3. A general question: "What is my ethnic makeup?"
Some testing services offer something called autosomal DNA testing, which they claim provides geographic origins or biogeographic ancestry. This is the ethnic or geographic breakdown you may have seen on genealogy TV shows and, somewhat infamously, on George Lopez Tonight:
The test Lopez uses divides all of humanity into just four groups, and has its flaws (for instance, it found archetypal New York Jew Larry David to be 37% American Indian—but that's a story for another day). Other autosomal tests provide more granular breakdowns. But not all geneticists are sold on the accuracy of the autosomal testing options currently available. First, the tests are offered by private, for-profit companies that have developed their own databases and categorizations. Secondly, autosomal testing can blur the line between proportion ("you are 30% European") and probability ("people of European descent are likely to share 30% of your autosomal data")—anyone interested in taking an autosomal test ought first to brush up on some basic principles of statistics. As Roberta Estes put it in her analysis of DNA testing methods (PDF: "Successfully Using Autosomal Testing in Conjunction with Mitochondrial and Y-Line Testing to Address Genealogical Questions"):
Ironically, the results may vary significantly between [different autosomal tests]. There is no “right” or “wrong” answer at this point. I encourage everyone to simply view these results as “data”, hints to puzzle pieces. As the data bases improve and we better understand population migration and movement, the clarity of the results will improve too.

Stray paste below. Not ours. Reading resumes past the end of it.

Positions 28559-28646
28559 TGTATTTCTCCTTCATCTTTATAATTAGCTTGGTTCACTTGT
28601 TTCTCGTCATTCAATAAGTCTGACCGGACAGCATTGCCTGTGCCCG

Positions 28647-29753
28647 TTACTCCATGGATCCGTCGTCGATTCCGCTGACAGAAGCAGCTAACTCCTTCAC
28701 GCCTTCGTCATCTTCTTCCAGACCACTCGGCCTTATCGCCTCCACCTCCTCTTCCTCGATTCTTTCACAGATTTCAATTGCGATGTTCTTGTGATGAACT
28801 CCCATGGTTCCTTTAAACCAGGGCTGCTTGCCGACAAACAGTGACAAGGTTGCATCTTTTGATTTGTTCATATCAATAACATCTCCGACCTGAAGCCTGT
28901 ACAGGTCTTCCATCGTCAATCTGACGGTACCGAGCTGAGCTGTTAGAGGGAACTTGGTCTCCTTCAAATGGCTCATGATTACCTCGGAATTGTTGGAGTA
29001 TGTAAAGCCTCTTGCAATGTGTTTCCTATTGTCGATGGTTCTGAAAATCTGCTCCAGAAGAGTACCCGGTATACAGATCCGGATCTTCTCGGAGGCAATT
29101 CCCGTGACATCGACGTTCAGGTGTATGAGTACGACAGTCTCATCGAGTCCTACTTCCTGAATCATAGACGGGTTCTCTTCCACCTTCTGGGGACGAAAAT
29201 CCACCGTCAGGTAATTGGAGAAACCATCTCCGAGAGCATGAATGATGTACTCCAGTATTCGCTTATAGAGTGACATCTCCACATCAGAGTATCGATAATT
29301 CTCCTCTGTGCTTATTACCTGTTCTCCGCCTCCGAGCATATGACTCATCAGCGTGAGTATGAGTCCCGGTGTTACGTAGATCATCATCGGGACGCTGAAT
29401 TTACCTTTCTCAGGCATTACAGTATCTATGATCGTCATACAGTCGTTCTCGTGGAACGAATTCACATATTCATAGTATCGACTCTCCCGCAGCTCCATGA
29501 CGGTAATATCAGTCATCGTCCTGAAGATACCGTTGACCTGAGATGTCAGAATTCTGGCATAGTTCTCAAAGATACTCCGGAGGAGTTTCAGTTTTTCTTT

For genealogical purposes, even the most accurate autosomal data may be of limited use. Your ethnic makeup doesn't necessarily tell you anything about the identities or lives of specific relatives. If an autosomal test identifies a person as 12.5% African, it could be that the person has a full-African great-grandparent. But it could also be that there are any number of partial-Africans on both sides of the family tree, and there's no telling how far back. And in fact, there's no telling how much those partial-African ancestors knew (or wanted known) about their own roots. It's interesting to know that one is 12.5% African; it may not be possible to determine, based on historical documents, why.
In a recent article posted to BBC.co.uk, renowned genealogist Megan Smolenyak described autosomal testing as "an amusing test, but ... one should take the results as more of an indication than an absolute."
There is a key difference between genealogical DNA testing and traditional genealogical research. In traditional research, you can examine documents (letters your grandmother saved) and discover facts you were previously unaware of (I had a great-uncle Ray?).
But in order for DNA test results to be useful, you need to know what you're looking for. There are answers to be found—but it's up to you to ask the right questions.